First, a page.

While many people claim that studying abroad is like a long vacation, there is nothing particularly easy or relaxing about leaving family and friends, classes and tests, adjusting to a foreign country, learning a new language, and traveling all the time. Yes, studying abroad is amazing and many times it does feel like a vacation, however, in the months you spend abroad, you are practically guaranteed to feel stressed out at some point. Here are some of my best tips for managing stress while you are abroad, so you can focus more on enjoying your experience.
1. Get your rest
Getting enough sleep is first on the list because not only is in one of the most important ways to avoid getting stressed out, but its also one of the most difficult to do. Long days traveling and late nights studying add up. Invest in ear plugs, an eye mask, a more comfortable pillow, or even melatonin to help make sure you get a good night’s sleep. Skip a night out at the bar if you are feeling tired. Rest up before a big weekend trip. Listen to your body, it will thank you.
2. Keep in touch (but not too much)
A lot of study abroad stress is caused by homesickness. Even if you don’t typically get homesick, there will be days when you find yourself missing family and friends. Keeping in touch with your support system at home can help you adjust to your new life, but avoid letting your conversations with people back home keep you from making friends.
3. Build a support system
Make friends with people you are studying abroad with, locals, or travelers you meet. Once you create a support system in your new place, being away from home and dealing with the stress of living abroad becomes much easier. These friends are incredibly important, as they are able to relate to what you are going through, while friends from home may not understand the details of your new life as well.
4. Plan ahead
An easy way to make the travel part of your study abroad experience easier is to do your research and plan ahead. Before a trip, I usually spend a day or two researching my next destination, creating a basic itinerary, and a list of must-dos. If I have time, I’ll even map out where everything is, so I’ll have a general sense of direction when I arrive. Even if you leave your schedule flexible, a little bit of planning will leave you feeling in control.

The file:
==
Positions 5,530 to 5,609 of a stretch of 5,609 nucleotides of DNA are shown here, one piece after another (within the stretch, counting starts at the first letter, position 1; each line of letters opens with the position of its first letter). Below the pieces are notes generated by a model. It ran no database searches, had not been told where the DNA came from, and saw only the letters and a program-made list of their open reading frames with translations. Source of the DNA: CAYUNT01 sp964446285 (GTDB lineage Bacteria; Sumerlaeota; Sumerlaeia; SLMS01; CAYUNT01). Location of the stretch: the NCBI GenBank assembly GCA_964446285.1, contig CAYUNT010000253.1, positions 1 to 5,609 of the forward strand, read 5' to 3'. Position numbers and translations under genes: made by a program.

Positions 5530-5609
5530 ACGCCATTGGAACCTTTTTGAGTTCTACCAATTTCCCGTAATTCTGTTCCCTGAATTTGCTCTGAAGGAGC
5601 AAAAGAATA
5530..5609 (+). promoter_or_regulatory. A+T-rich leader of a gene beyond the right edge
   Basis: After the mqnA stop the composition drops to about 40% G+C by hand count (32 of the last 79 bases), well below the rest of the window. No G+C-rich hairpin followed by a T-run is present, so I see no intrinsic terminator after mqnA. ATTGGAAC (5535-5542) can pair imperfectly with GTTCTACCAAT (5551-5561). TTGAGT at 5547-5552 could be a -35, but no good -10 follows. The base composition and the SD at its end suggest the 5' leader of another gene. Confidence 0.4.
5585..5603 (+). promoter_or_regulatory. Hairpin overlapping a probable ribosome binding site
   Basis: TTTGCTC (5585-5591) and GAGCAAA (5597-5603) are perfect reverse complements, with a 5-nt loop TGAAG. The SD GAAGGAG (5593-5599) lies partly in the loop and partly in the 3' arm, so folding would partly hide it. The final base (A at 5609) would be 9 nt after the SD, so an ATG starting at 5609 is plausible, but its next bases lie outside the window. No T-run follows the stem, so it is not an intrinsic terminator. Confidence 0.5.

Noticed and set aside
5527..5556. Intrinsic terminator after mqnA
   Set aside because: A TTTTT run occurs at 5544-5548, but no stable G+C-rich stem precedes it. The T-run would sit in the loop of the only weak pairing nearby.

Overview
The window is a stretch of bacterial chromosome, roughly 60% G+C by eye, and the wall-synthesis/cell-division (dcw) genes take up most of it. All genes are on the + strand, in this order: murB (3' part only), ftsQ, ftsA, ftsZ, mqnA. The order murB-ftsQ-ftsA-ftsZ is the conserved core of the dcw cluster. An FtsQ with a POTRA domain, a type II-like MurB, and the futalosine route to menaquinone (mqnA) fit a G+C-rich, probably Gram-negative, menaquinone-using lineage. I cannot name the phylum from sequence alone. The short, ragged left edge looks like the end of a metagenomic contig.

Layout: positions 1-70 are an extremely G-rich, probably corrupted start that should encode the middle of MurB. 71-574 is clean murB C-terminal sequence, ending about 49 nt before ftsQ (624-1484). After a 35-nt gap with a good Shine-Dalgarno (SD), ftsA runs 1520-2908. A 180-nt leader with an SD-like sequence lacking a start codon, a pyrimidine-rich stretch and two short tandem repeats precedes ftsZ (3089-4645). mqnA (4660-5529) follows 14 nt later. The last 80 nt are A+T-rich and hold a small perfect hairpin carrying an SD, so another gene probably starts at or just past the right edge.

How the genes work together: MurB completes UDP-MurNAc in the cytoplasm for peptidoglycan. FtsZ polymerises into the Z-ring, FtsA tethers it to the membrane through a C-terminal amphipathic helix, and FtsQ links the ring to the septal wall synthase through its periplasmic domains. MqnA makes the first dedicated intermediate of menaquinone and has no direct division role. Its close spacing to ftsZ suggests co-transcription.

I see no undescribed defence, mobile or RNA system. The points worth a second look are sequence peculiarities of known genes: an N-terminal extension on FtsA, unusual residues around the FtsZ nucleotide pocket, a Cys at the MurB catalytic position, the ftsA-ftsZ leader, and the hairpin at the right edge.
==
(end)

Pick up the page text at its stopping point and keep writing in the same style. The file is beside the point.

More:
5. Use travel time wisely
Have a long bus or train ride coming up? Why not take that time to do some homework? Doing some homework or studying will help you pass the time, and it will also help you stay on top of your school work. Discover how to maximize your time abroad here!
6. Let go
Understand that there is no possible way you will be able to do and see everything you’d like to while you are abroad, and that is ok. Sometimes things won’t work out, the museum you are dying to see will be closed, or it will rain the entire time you are in Paris. Just remember that Paris isn’t going anywhere, and you can always return someday. Don’t let the things and experiences that don’t work out overpower the ones that do.
Working out is proven to help lower stress levels, so get yourself to the gym, yoga studio, or out for a run. If you can’t afford a gym membership, try doing exercises at home, or see if any local gyms offer free trial periods.
8. Treat yo self
Studying abroad tends to feel like you are always buying things…train tickets, souvenirs for family and friends, hostel rooms, food, etc. However, just because you are spending a lot of money on travel doesn’t mean you have to ignore yourself. I spent a total of about 7 Euro on candles, and it was one of the best purchases I’ve made abroad as they help me relax and unwind from the day (and also combat my apartment’s bad lighting). Whether its candles, a manicure, a massage (I got one for the equivalent of $20 in Prague!) or something else, taking some time to splurge on you is a great way to lower your stress level. Just be sure to keep this spending within reason. For tips on how to study abroad on a budget, you’ll want to read this post!
9. Stop and smell the roses
Avoid getting so caught up in sightseeing and adventuring that you forget to take time to enjoy the moment. Taking your time to enjoy an experience, be it a leisurely dinner, stroll through a city, or lengthy trip to a museum will help you appreciate your time abroad that much more.
10. Reach out
Still stressed? Don’t be afraid to reach out to your program administrator if you find that you are still stressed out. They may be able to recommend a mental health professional or have advice geared towards your specific situation.
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Now that you have these tips to stay stress free, keep calm and carry on traveling! What are some of your favorite ways to manage stress while on the go?
For more on Study Abroad, try reading these posts:
- Study Abroad on a Budget: Top 9 Ways to Save
- 5 Simple Ways to Turn Your Study Abroad Experience Into A Resume Builder
- Top 10 Ways to Maximize Your Time Studying Abroad